The effects of anisosmotic conditions on C57BL/6 mouse ES cell membrane integrity, as represented by propidium iodide (PI) exclusion, are shown in Figure 4. There was a significant main effect of osmolality on ES cell membrane integrity (p<.05). Post-anisosmotic exposure cell membrane integrity varied by day of experiment (p<.05). Overall, an increase in the proportion of cells staining positive for PI, indicating decreased membrane integrity, was observed as conditions departed from isosmotic. As shown in Figure 4, as compared to isosmotic conditions, the membrane integrity of ES cells was decreased significantly in anisosmotic conditions of 37.5, 75, 1200, 2400, and 4800 mOsm (p<.05). Ninety percent or greater of C57BL/6 mouse ES cells excluded propidium iodide, i.e. maintained cell membrane integrity, following exposure to osmolalities  between 150 mOsm and 600 mOsm. Extrapolation from the regression line between data points indicated that 80% of the C57BL/6 mouse ES cell population retains membrane integrity between 139 mOsm and 1075 mOsm, or 63% and 153% of isosmotic cell volume, respectively.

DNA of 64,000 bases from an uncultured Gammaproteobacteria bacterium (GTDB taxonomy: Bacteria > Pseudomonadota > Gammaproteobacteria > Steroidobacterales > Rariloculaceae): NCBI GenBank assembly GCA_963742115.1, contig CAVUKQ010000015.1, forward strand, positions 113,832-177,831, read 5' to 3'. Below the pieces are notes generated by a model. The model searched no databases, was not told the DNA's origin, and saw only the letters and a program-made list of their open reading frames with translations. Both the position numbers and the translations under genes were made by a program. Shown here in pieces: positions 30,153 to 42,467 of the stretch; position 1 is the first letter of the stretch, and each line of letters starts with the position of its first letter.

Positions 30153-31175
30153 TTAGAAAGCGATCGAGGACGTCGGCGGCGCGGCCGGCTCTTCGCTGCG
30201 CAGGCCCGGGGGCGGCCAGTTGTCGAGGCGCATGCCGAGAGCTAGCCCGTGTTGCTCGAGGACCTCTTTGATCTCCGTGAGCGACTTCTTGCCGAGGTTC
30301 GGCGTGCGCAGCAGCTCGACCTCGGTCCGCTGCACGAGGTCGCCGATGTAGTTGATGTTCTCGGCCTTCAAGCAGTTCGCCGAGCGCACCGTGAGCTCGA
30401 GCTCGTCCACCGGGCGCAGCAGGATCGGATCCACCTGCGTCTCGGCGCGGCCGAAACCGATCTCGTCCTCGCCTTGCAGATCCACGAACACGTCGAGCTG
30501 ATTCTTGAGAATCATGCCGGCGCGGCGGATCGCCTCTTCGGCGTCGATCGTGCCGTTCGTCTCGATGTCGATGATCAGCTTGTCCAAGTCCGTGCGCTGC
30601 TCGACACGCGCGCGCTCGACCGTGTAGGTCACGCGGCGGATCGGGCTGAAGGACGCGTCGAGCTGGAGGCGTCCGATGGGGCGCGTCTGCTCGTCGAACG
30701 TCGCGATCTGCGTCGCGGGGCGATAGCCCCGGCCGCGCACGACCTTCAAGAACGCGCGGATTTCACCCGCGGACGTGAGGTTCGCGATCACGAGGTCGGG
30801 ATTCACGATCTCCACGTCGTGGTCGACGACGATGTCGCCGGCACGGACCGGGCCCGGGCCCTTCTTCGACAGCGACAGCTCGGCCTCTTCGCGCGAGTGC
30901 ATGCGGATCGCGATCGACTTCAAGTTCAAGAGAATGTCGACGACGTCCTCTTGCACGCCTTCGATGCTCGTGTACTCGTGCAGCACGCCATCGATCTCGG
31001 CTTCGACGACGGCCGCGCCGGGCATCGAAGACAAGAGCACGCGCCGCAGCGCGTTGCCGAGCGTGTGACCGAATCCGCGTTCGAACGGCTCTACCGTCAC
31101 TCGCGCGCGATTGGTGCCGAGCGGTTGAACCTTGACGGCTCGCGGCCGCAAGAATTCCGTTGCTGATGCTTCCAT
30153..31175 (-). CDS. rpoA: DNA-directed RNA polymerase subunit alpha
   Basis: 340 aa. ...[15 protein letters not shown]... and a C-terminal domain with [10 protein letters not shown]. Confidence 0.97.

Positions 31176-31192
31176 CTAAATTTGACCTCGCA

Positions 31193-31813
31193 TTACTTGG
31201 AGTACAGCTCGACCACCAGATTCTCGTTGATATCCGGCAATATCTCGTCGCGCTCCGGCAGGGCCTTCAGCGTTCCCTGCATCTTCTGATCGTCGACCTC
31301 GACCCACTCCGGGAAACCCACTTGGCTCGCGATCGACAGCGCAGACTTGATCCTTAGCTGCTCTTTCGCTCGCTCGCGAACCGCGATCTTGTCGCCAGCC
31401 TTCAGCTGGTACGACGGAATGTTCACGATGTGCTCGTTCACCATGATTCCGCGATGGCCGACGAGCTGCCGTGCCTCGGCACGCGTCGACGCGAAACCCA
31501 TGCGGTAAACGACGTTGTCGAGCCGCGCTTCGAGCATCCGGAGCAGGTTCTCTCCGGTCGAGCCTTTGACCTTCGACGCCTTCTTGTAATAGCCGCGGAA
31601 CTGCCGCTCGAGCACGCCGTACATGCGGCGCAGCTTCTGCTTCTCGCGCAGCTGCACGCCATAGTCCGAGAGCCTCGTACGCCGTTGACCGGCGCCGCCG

Changes in ES cell volume in the presence of 1.0 M CPA, measured over time by electronic particle counter (EPC) at 0, 6, 12, 22, and 34°C, were fitted to compute PCPA and LpCPA. Room temperature values of PCPA, LpCPA, and their associated activation energies are shown in Table 2. Room temperature LpCPA values did not differ significantly for Me2SO, EG, or PG; however LpGLY was significantly lower than LpCPA for Me2SO, EG, and PG (p<.05). Room temperature values for PPG were significantly higher than for PEG, PMe2SO, and PGLY. PGLY values were significantly lower than PEG and PMe2SO values (p<.05). Due to these markedly lower room temperature values for LpGLY and PGLY, GLY was deemed an unsuitable CPA for equilibrium freezing, and measurements at additional temperatures were not conducted. There was no significant difference in Ea values of Me2SO, EG, and PG for either LpCPA or PCPA (p<.05).
A two-step freezing protocol was determined to be optimal for the C57BL/6 mouse ES cell line, whereby cells are slowly cooled in a controlled-rate freezer to a temperature (“plunge temperature”) at which they would be rapidly transferred to liquid nitrogen (LN2). Predicted optimal freezing rates and plunge temperatures, which together in theory create conditions favoring intracellular vitrification, are listed in Table 3. The predicted optimal freezing rates were determined to be 4.1°C/minute for Me2SO, 1.4°C/minute for EG, and 1.2°C/minute for PG, with plunge temperatures of −33°C, −41°C, and −41°C, respectively. PG was chosen as the most effective CPA for empirical validations, and compared against Me2SO, the CPA of standard protocols.
Percent PTR in standard conditions did not differ significantly when using cryo-straws (34.2 ± 6.0%) or cryovials (31.9 ± 1.6%) (p<.05).